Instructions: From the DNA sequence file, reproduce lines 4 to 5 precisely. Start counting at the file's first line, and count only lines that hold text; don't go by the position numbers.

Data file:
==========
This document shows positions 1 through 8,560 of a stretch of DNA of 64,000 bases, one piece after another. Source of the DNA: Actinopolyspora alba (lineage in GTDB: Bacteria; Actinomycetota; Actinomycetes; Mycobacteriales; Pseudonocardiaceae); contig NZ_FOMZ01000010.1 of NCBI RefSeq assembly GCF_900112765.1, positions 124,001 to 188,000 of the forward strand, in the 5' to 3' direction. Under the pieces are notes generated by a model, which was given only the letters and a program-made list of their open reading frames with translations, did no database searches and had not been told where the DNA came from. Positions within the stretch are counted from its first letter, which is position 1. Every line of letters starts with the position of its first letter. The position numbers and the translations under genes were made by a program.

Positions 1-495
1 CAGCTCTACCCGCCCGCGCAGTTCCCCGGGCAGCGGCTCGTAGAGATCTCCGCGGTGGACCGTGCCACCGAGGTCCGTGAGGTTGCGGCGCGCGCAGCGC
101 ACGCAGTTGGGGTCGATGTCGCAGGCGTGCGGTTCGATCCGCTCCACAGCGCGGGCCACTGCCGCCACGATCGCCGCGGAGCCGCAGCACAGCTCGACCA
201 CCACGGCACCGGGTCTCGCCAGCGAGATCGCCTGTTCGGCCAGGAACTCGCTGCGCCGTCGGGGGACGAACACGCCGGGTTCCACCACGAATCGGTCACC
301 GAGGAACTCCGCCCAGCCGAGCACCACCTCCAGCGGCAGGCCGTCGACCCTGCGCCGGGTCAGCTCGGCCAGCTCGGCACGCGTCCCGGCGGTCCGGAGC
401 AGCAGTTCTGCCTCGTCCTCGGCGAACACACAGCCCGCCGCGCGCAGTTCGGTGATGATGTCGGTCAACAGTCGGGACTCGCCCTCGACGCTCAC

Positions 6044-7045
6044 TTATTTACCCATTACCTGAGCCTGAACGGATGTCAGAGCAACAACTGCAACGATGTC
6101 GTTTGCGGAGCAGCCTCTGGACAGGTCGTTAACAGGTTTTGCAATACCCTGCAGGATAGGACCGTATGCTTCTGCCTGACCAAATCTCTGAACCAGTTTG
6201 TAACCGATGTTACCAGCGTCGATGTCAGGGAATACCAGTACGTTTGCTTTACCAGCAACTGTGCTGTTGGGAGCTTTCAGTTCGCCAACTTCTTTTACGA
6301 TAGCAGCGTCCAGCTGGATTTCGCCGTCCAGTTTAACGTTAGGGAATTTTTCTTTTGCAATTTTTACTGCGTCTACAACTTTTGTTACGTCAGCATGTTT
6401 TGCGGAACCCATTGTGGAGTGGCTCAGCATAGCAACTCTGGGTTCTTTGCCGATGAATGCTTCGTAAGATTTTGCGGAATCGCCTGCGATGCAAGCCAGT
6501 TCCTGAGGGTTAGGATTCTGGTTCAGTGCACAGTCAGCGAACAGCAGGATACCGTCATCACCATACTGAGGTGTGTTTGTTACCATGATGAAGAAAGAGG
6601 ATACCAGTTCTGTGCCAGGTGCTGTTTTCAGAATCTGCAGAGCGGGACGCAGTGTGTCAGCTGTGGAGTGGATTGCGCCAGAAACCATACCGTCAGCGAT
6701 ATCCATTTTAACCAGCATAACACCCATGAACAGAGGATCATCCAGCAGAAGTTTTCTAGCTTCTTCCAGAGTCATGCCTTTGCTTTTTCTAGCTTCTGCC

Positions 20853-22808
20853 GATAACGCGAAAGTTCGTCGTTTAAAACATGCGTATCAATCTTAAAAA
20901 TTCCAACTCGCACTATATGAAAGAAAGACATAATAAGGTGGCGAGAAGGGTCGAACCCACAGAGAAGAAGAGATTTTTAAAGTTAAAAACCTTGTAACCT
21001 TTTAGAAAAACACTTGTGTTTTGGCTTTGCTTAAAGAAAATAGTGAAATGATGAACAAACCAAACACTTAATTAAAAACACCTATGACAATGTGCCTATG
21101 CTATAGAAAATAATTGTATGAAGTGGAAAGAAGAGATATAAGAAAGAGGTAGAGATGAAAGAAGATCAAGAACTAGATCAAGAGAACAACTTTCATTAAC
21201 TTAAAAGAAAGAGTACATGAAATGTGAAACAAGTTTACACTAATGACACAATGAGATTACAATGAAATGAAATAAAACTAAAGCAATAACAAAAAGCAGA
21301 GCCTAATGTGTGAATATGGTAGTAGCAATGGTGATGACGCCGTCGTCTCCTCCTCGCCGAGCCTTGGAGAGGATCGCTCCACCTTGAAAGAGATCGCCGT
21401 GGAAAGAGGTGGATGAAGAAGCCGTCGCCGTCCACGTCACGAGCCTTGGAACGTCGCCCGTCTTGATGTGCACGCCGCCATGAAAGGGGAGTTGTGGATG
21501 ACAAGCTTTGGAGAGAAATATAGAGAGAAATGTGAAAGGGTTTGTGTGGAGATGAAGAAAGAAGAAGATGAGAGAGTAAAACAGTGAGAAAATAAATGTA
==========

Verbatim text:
101 ACGCAGTTGGGGTCGATGTCGCAGGCGTGCGGTTCGATCCGCTCCACAGCGCGGGCCACTGCCGCCACGATCGCCGCGGAGCCGCAGCACAGCTCGACCA
201 CCACGGCACCGGGTCTCGCCAGCGAGATCGCCTGTTCGGCCAGGAACTCGCTGCGCCGTCGGGGGACGAACACGCCGGGTTCCACCACGAATCGGTCACC